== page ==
Imagine being involved in a terrible car accident, only to find out the other driver doesn’t have car insurance. Uninsured motorist coverage is in place for this exact scenario and will reimburse you (the policyholder), a member of the family, or a designated driver if one of you is hit by an uninsured motorist or hit-and-run driver.
Underinsured motorist coverage works slightly differently but still protects you if the other driver doesn’t carry enough auto insurance. This coverage is used when the at-fault driver doesn’t have enough insurance to pay for the other driver’s total loss.
Uninsured motorist coverage also protects a policyholder if they are hit as a pedestrian.
Uninsured motorist coverage is required in 22 states and underinsured is required by 14 states.
Other types of auto insurance coverage
Along with the state requirements, almost all carriers give you the option to add specialty coverage to your policies. These additional coverages can range from practical to unnecessary, depending on your lifestyle and occupation. Ultimately, it’s your decision if adding something like this would be beneficial. Here’s a list of the more common options.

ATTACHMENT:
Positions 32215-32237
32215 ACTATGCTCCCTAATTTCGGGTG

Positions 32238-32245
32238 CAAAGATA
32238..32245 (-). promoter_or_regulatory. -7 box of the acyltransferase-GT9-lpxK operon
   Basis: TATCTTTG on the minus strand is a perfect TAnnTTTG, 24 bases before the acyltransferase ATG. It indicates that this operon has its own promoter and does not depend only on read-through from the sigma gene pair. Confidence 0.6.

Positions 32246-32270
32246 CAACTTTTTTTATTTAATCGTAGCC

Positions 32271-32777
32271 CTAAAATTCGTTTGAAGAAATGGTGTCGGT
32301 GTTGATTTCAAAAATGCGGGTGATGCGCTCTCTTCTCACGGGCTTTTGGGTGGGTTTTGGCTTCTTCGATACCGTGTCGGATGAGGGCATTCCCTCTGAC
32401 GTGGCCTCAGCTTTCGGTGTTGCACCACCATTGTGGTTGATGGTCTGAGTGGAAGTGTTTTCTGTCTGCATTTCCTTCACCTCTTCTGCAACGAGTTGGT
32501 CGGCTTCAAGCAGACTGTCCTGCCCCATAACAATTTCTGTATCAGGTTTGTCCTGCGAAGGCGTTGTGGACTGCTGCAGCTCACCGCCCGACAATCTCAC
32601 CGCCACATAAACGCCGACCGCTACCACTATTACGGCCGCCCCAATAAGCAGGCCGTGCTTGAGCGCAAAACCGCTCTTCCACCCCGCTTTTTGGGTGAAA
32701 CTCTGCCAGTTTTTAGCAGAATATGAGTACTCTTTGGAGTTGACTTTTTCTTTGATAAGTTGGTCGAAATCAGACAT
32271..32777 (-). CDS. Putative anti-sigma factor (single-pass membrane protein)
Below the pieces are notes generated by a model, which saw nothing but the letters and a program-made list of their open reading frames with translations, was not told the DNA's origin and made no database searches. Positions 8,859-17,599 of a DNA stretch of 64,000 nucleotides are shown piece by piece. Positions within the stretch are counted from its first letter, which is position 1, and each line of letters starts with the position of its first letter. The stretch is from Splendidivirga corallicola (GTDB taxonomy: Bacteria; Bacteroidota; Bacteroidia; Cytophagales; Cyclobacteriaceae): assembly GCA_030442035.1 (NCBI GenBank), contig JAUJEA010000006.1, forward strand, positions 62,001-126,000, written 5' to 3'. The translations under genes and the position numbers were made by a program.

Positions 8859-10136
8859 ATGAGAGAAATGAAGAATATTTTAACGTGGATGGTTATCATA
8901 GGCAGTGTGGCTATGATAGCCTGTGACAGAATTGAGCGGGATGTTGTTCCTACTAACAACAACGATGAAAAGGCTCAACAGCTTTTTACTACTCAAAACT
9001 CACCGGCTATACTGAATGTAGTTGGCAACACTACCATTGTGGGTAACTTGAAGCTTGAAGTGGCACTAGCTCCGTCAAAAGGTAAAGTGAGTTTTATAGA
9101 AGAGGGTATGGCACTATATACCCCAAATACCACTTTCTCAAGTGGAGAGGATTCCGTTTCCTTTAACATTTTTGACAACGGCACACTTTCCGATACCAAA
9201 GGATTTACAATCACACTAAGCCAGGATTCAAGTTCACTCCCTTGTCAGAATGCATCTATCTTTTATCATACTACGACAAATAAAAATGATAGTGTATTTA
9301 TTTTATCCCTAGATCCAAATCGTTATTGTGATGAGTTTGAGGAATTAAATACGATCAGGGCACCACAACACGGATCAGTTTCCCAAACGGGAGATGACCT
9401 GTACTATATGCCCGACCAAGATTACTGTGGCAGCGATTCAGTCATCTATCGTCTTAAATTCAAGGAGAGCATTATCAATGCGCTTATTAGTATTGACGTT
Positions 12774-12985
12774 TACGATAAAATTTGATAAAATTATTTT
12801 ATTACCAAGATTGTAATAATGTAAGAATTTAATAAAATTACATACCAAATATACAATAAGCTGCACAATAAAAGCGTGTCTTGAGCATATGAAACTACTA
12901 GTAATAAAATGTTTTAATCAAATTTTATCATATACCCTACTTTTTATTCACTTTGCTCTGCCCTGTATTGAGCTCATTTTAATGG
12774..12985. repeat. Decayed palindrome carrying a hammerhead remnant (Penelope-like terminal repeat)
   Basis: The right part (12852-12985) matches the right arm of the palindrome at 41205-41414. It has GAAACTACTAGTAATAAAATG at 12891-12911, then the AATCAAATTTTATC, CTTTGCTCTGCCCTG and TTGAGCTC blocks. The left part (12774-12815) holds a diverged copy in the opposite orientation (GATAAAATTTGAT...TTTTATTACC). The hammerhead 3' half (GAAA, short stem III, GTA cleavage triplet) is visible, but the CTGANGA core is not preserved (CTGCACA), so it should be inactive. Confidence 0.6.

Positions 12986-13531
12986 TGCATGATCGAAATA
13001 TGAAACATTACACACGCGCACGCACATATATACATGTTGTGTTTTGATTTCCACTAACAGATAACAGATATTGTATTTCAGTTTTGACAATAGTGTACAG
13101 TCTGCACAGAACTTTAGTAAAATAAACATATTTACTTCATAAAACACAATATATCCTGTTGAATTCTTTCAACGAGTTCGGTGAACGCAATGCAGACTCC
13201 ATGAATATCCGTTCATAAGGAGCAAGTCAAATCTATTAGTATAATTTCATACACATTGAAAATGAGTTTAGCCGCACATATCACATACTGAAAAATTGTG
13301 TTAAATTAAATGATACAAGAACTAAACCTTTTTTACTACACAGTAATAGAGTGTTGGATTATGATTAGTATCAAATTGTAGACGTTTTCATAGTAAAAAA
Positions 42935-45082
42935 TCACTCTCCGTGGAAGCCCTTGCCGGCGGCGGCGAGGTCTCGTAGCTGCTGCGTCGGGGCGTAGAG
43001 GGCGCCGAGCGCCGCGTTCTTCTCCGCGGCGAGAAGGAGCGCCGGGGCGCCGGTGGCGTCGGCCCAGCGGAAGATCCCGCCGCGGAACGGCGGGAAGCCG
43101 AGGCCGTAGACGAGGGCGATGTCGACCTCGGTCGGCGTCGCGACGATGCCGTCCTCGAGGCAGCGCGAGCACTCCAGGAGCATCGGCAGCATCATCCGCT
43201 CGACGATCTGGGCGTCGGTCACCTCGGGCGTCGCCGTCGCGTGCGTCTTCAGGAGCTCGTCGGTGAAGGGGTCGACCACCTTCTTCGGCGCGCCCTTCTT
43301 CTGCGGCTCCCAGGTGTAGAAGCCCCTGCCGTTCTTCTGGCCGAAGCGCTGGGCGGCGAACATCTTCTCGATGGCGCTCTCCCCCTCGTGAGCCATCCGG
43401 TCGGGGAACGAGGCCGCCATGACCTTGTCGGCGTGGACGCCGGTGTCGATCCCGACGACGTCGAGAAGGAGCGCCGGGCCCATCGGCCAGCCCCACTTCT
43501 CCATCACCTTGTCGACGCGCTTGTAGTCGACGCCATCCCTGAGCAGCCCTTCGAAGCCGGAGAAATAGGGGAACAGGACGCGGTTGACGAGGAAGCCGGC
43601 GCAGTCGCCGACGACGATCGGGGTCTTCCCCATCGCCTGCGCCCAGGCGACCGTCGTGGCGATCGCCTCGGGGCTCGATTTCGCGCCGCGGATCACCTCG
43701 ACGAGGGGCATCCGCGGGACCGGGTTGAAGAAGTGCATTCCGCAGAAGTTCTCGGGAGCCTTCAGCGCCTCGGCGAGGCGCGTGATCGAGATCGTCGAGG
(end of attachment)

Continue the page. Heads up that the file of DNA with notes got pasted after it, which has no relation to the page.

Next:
Car rental reimbursement
This optional coverage provides you with money towards a rental car if you’re involved in an accident and you need transportation. There is typically a limit to how much is paid towards the car rental, but expect it to be around $500 per incident.
Many insurance carriers have policies where they can “direct bill” a rental car company for you. This eliminates the hassle of you paying out of pocket for a rental car and waiting to be reimbursed. Check with your policy to see if this is a coverage option.
Emergency roadside assistance
This coverage takes care of you if you ever find yourself broken down on the side of the road or needing assistance with your car. This provides services such as towing, battery jumping, gas refill, fixing a flat tire, or if you’re locked out of your car.
GAP insurance, short for Guaranteed Auto Protection, is really pushed on new car owners who use a loan to purchase the car. This coverage is used if you owe more on your car than your car is worth to the insurance company. This gap coverage would pay the difference if you’re involved in an accident and total your car.
If you did purchase this coverage, you could save yourself money and drop it as soon as your car is paid off.
Check to see if your policy already covers the replacement of a windshield. If it doesn’t, then glass coverage is an option if you’re concerned about the cost of replacing your windshield. If you do opt for this coverage, go for one that doesn’t have a deductible so you won’t have to pay any money out of pocket.
Mechanical breakdown coverage helps cover the cost of big repairs on your car. Think of this as similar to an extended warranty.